Glam rockers The Darkness brought their Tour de Prance to Brooklyn Steel on April 20th. Beloved since they first burst onto the scene in 2003 with their mega-hit “I Believe in a Thing Called Love,” The Darkness has amassed a fanbase of epic proportions over their decades-long career, one whose enthusiasm hasn’t waned.

Made up of frontman Justin Hawkins, guitarist Dan Hawkins, bassist Frankie Poullain, and drummer Rufus Tiger Taylor, The Darkness is theatrical and over-the-top. They’re a band of superlatives, vibrant and entertaining, animated and hilariously embellished. They’re absolutely, purposely ridiculous, bordering on the absurd. With infectious hooks that sink their claws permanently into your ears and an undaunted, almost impossible falsetto, The Darkness stands alone. They are the absolute best at everything, and they let you know it (in fact, sometimes they’ll outright say it). Their energy is unmatched and incomparable. They’ve carved out a special place for themselves in the music industry, unique enough to have bested even the most remote of rivals; they simply, spectacularly, don’t have any.

Most musicians are afraid to be seen as anything but serious artists. The Darkness proves you can have both talent and fun at the same time without one detracting from the other.

As the band first made their entrance, Justin Hawkins, in his trademark leopard-print, skintight bodysuit, walked the length of the stage, pausing inch by inch and blowing kisses in response to the deafening cheers of the crowd. Each member presented one another to the audience, grandly gesturing as if car salesmen showcasing a brand new vehicle. In response, the fans raised their drinks, toasting to the band as Hawkins dramatically threw his hands in the air, striking a pose. Ripping into “Open Fire,” off 2015’s Last of Our Kind, The Darkness filled the room with joyous, driving, hard-hitting noise as the night kicked off.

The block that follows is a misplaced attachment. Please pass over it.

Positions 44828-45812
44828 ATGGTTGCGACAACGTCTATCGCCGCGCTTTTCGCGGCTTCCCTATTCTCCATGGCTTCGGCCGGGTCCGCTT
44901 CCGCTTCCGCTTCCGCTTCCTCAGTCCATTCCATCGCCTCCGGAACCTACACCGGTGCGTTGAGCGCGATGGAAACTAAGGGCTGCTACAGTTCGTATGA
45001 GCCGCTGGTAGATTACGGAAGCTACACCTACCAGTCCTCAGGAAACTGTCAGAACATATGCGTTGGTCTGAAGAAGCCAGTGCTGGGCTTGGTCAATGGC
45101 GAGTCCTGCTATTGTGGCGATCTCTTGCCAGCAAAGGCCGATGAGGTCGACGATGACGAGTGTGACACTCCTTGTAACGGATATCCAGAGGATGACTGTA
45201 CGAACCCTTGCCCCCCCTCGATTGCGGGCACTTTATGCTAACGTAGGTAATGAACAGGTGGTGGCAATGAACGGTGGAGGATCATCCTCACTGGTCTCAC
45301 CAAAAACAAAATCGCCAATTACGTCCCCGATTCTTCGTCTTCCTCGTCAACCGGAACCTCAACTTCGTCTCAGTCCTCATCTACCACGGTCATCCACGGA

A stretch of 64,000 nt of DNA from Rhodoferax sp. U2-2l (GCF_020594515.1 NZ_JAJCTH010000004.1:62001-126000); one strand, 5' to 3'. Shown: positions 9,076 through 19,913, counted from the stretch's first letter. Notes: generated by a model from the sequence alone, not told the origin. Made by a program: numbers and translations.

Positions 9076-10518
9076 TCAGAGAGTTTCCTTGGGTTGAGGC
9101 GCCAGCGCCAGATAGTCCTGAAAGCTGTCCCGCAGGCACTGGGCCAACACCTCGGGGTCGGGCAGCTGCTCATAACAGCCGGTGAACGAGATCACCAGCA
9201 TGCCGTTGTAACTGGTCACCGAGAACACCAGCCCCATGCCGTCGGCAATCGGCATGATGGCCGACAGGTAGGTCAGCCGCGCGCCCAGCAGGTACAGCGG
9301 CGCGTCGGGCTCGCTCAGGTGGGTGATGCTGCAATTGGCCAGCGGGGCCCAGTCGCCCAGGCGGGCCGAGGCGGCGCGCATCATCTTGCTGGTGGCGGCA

Hawkins hammed it up throughout the set, cracking jokes, running, leaping, doing handstands, unzipping the top of his bodysuit to reveal his chiseled, tattooed chest, donning accessories from fans in the audience (such as a pair of glasses, a fedora, and, best of all, a Darth Vader mask for drummer Taylor), and making his way, towards the end, down to a t-shirt and boxer shorts. Hawkins proved himself to be a true performer, both entertaining and powerful.

The setlist consisted of their greatest hits, with songs going all the way back to Permission to Land. There was, of course, one song in particular that the audience held their breath all night for. When the encore arrived, Hawkins became dictatorial, commanding the entire crowd to jump. He wasn’t easily satisfied; it took more than a few tries until he finally relented, playing as everyone sang.

The Darkness could have left it at that; it was an excellent finish to an incredible show. But, being who they are, they took it to one last, even higher level: during “Love on the Rocks with No Ice,” Hawkins sat on the shoulders of a reluctant security guard, triumphantly playing guitar as he was walked through the crowd.

The Darkness will be releasing a live album, Live at Hammersmith, on June 15th.

Christie McMenamin